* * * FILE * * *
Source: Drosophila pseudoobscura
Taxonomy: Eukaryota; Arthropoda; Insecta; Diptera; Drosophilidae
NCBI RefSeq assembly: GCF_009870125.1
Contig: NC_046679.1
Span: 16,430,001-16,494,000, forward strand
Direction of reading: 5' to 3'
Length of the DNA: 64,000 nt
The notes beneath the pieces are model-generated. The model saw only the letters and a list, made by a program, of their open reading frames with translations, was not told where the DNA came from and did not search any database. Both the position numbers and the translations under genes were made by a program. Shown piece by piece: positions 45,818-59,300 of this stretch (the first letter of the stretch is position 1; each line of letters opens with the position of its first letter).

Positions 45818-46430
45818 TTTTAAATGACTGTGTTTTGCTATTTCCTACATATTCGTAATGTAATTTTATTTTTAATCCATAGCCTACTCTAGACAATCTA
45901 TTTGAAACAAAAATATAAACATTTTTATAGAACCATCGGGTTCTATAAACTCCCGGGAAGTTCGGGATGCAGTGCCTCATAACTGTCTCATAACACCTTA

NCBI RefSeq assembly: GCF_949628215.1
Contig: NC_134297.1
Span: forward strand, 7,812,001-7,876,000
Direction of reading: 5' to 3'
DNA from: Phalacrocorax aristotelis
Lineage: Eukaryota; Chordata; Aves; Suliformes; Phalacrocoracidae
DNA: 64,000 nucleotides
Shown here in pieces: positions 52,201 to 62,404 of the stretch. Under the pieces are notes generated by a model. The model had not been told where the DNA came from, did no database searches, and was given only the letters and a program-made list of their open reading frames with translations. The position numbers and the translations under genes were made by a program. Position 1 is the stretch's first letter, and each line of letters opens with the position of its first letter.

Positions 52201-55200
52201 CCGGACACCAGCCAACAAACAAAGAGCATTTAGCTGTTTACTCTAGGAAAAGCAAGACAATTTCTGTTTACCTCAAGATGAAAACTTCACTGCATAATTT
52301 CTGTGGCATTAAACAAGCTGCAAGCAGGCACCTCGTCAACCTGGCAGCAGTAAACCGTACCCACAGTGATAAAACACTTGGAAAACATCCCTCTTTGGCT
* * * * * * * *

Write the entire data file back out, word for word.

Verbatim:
Source: Drosophila pseudoobscura
Taxonomy: Eukaryota; Arthropoda; Insecta; Diptera; Drosophilidae
NCBI RefSeq assembly: GCF_009870125.1
Contig: NC_046679.1
Span: 16,430,001-16,494,000, forward strand
Direction of reading: 5' to 3'
Length of the DNA: 64,000 nt
The notes beneath the pieces are model-generated. The model saw only the letters and a list, made by a program, of their open reading frames with translations, was not told where the DNA came from and did not search any database. Both the position numbers and the translations under genes were made by a program. Shown piece by piece: positions 45,818-59,300 of this stretch (the first letter of the stretch is position 1; each line of letters opens with the position of its first letter).

Positions 45818-46430
45818 TTTTAAATGACTGTGTTTTGCTATTTCCTACATATTCGTAATGTAATTTTATTTTTAATCCATAGCCTACTCTAGACAATCTA
45901 TTTGAAACAAAAATATAAACATTTTTATAGAACCATCGGGTTCTATAAACTCCCGGGAAGTTCGGGATGCAGTGCCTCATAACTGTCTCATAACACCTTA

NCBI RefSeq assembly: GCF_949628215.1
Contig: NC_134297.1
Span: forward strand, 7,812,001-7,876,000
Direction of reading: 5' to 3'
DNA from: Phalacrocorax aristotelis
Lineage: Eukaryota; Chordata; Aves; Suliformes; Phalacrocoracidae
DNA: 64,000 nucleotides
Shown here in pieces: positions 52,201 to 62,404 of the stretch. Under the pieces are notes generated by a model. The model had not been told where the DNA came from, did no database searches, and was given only the letters and a program-made list of their open reading frames with translations. The position numbers and the translations under genes were made by a program. Position 1 is the stretch's first letter, and each line of letters opens with the position of its first letter.

Positions 52201-55200
52201 CCGGACACCAGCCAACAAACAAAGAGCATTTAGCTGTTTACTCTAGGAAAAGCAAGACAATTTCTGTTTACCTCAAGATGAAAACTTCACTGCATAATTT
52301 CTGTGGCATTAAACAAGCTGCAAGCAGGCACCTCGTCAACCTGGCAGCAGTAAACCGTACCCACAGTGATAAAACACTTGGAAAACATCCCTCTTTGGCT